We’re the traveling trio- Olga, Laura and Ruka. Olga (stands for Old Ladies Get Aound) is my comfy-ever-ready-super-cool-traveling machine that makes me feel a little bit like Dr. Who?, because I get in with my dog, Ruka, and we don’t quite know where we are going to end up or what’s in store.
Take this last couple of weeks. We headed north in the general direction of the Black Hills area. No plans, reservations and almost no research, although I did glance at a couple of tour books and saw there was plenty to do- so we did.
I decided to go on a Friday and we left the next Monday.
We had a bit of a late start out of Kansas City, so headed west on I-70 which is not my favorite, but it’s fast. There’s a fab KOA in Goodland, KS that has about 3 acres of mown pasture for Ruka to run off leash so we always stop there. The owners are nice and it’s spic and span. I don’t like to marathon drive and Ruka takes a day or two to get back in the groove, so 6-8 hours with several stops are plenty.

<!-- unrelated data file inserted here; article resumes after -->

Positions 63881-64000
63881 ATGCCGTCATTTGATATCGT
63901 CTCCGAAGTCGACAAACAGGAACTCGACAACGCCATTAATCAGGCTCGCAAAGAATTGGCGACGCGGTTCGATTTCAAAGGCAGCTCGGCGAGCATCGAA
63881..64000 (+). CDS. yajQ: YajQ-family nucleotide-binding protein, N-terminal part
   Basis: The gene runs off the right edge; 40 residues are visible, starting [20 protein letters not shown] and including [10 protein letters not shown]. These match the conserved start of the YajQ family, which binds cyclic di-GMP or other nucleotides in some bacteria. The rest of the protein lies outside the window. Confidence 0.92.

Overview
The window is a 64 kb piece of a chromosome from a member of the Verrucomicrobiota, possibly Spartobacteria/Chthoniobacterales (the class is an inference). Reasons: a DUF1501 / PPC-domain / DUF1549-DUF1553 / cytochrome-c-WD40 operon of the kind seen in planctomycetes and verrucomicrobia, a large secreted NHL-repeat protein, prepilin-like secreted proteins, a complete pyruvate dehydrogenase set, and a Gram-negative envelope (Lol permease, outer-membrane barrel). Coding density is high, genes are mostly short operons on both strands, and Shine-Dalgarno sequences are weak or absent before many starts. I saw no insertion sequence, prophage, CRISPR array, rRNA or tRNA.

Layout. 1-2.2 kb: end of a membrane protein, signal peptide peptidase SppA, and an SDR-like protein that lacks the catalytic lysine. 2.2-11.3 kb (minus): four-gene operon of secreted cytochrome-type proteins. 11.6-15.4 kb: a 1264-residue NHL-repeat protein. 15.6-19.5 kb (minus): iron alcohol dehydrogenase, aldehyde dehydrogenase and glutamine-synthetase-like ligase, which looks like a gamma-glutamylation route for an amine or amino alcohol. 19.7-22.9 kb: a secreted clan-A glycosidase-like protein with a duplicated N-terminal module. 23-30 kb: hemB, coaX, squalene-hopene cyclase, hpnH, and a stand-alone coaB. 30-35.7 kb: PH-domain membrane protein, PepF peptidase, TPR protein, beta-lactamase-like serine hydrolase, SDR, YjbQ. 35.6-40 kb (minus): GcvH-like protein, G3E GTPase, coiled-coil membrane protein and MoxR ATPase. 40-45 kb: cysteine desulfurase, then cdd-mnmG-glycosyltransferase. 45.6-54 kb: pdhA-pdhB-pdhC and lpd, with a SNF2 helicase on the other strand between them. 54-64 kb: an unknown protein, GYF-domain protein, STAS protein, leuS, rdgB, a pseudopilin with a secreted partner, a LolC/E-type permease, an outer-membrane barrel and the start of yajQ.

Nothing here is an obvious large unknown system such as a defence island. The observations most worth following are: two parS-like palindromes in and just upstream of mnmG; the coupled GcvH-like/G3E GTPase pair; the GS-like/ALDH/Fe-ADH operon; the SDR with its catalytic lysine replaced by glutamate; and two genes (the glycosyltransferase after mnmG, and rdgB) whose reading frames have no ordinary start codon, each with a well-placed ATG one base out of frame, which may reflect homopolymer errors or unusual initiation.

Next day we made it up to Chadron State Park in northwest Nebraska, which is a lovely place. It is actually part of Pine Ridge and the southern edge of the Black Hills area. This time of year, hardly anyone is vacationing up north (it’s already snowed once) so we had the campground almost to ourselves. We had a great hike up and across the ridge next morning, where Ruka got to chase an open range cow and I spotted a small heard of mountain goats. We liked it so much, we stayed another night, glad we didn’t have to be anywhere else.